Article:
“The Gabonese government identified us as a company that can develop their maritime industry. They want the seafood model we have in Mauritius replicated in Gabon,” Patrice Robert chief executive officer of IBL Seafood told CNBC Africa.
According to the World Bank Mauritius has a growing GDP with an expected growth rate of 4.2 per cent in 2014.The main contributors are the information and communication technology, financial services and seafood sectors.
IBL have a strong establishment in the seafood industry of Mauritius and has further contributed into pioneering the country’s seafood industry.
“Mauritius is the leading exporter of seafood to the European Union as well as the United States. The industry employs 5,000 people directly and many other jobs were created indirectly,” he said.
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IBL have been looking for opportunities of collaboration and acquisition for growth and have embarked on a public-private partnership agreement with the Gabonese state in order to improve their seafood and maritime industry.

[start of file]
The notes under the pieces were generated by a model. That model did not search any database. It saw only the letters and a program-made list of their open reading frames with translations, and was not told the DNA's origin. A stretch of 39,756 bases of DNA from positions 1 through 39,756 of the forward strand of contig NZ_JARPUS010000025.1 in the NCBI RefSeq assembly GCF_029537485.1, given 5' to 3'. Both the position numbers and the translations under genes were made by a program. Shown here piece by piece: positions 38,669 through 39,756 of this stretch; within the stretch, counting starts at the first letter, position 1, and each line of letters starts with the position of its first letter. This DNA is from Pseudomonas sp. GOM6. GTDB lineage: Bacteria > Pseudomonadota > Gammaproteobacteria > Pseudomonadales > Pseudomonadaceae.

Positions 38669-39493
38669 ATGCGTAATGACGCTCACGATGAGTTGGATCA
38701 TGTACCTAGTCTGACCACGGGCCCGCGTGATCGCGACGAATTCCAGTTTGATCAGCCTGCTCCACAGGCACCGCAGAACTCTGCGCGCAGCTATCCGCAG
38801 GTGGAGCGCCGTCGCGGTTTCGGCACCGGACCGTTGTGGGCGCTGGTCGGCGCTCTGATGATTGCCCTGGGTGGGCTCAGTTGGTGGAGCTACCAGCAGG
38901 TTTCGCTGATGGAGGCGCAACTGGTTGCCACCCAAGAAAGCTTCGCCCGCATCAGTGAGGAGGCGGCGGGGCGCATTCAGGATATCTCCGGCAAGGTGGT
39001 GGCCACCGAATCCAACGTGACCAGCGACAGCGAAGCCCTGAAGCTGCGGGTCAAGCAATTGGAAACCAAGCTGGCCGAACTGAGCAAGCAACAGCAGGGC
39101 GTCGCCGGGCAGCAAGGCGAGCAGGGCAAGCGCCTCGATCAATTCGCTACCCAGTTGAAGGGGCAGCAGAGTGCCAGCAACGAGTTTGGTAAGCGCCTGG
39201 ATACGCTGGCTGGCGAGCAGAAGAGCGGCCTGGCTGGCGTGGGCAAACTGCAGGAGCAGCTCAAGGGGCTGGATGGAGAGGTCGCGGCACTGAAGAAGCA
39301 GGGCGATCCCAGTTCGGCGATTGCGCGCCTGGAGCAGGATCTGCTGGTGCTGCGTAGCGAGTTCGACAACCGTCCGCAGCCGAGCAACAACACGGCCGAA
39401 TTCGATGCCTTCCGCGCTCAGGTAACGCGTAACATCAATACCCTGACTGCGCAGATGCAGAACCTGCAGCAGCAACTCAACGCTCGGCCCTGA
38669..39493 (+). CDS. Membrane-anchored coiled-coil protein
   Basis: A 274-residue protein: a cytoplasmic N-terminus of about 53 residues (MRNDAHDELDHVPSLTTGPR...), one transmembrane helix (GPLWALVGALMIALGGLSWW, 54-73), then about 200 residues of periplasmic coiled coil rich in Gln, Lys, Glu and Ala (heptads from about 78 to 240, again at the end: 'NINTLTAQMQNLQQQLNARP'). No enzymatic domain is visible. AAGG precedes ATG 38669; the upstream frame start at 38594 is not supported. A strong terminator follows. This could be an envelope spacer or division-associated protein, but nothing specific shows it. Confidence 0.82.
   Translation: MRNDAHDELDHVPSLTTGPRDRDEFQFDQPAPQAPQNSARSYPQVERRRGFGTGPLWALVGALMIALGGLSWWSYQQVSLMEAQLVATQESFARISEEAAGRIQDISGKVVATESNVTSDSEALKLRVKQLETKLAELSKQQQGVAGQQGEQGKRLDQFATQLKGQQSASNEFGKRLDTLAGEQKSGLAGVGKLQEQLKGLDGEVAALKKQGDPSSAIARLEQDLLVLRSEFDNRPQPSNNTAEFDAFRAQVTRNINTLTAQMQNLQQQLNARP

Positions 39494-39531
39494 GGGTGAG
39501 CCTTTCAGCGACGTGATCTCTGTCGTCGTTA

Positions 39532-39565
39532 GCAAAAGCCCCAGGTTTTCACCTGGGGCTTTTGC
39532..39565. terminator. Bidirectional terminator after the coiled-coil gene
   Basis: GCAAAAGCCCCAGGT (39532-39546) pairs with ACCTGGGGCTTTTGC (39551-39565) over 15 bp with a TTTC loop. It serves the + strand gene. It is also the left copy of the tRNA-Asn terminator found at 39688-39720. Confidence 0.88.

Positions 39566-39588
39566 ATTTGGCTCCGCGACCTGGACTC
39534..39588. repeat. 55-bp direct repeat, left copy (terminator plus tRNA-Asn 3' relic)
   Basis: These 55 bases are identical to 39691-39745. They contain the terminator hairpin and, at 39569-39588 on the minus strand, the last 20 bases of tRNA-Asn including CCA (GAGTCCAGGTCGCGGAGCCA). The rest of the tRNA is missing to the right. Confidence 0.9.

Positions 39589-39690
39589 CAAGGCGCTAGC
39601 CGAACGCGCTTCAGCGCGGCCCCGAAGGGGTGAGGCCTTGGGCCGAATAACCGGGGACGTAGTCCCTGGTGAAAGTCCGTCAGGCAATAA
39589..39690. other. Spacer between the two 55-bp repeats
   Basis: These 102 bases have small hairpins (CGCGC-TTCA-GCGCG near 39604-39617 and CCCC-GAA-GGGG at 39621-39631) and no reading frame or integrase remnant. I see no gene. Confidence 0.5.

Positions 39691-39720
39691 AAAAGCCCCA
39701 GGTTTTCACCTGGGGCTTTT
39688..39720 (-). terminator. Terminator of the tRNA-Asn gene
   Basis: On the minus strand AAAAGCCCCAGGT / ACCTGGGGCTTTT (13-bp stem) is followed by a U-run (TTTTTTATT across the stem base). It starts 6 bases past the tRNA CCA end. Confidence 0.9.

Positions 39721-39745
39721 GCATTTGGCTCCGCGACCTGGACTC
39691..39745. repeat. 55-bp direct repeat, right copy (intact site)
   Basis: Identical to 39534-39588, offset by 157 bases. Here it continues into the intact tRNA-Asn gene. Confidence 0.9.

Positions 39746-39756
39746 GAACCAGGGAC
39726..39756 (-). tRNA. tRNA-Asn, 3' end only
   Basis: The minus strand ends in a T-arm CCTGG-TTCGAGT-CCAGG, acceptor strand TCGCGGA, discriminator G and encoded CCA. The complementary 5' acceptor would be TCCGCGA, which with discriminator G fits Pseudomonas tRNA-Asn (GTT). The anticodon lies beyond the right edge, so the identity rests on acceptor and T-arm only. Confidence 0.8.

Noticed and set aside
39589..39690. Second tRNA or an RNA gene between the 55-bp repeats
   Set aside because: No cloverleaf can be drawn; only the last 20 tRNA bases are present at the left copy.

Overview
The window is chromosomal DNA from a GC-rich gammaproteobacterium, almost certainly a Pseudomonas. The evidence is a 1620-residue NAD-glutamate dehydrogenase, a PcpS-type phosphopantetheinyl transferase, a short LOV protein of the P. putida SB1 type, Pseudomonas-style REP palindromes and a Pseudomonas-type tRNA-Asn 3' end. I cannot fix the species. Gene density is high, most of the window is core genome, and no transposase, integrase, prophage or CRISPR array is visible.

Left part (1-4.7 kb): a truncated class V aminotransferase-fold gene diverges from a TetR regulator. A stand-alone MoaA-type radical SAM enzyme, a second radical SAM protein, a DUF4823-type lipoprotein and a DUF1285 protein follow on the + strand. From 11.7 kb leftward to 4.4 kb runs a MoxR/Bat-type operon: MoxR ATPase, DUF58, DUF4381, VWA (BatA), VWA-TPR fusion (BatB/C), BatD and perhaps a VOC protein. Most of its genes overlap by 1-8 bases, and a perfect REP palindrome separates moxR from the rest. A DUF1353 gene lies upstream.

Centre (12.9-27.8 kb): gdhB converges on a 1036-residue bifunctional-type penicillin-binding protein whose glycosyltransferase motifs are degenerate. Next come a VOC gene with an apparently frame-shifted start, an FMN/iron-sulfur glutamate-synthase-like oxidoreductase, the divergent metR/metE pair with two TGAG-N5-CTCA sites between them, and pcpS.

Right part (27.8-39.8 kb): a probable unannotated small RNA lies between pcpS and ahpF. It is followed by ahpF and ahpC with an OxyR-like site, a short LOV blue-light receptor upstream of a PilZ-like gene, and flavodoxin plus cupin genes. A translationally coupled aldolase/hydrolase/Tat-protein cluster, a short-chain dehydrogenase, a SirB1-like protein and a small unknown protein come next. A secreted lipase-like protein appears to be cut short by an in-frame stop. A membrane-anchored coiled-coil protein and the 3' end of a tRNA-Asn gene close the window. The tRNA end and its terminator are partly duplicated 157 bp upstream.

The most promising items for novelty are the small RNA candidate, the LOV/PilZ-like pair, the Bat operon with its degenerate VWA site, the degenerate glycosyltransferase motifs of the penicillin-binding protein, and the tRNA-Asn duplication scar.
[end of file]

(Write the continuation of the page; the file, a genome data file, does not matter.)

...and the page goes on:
“We committed 200 million US dollars in investment that went to cold stores, a second tuna factory, fish meal and fish oil factory, and a ship yard for ship building and repairs,” said Robert.
According to the agreement, the Gabonese government will fund 40 per cent of the project through the Gabonese Strategic Investments Fund and IBL will finance the remaining funds.
“We are restarting a factory in Gabon, we will get into the fish building and repair industry while developing the fish oil and meal industry to increase our base in the country,” he said.
IBL has an establishment in Gabon as they own 50 per cent of Mer des Mascareignes and are shareholders in the country’s second largest tuna canning factory, Princes Tuna.
“Indian Ocean fishing capacity supply is pretty much equal to production capacity at the moment we’ve grown as much as we could. The issue is sustainability, we are working with governments and NGO’s in maintaining [sustainability],” said Robert.
BY: THANDO MATUTU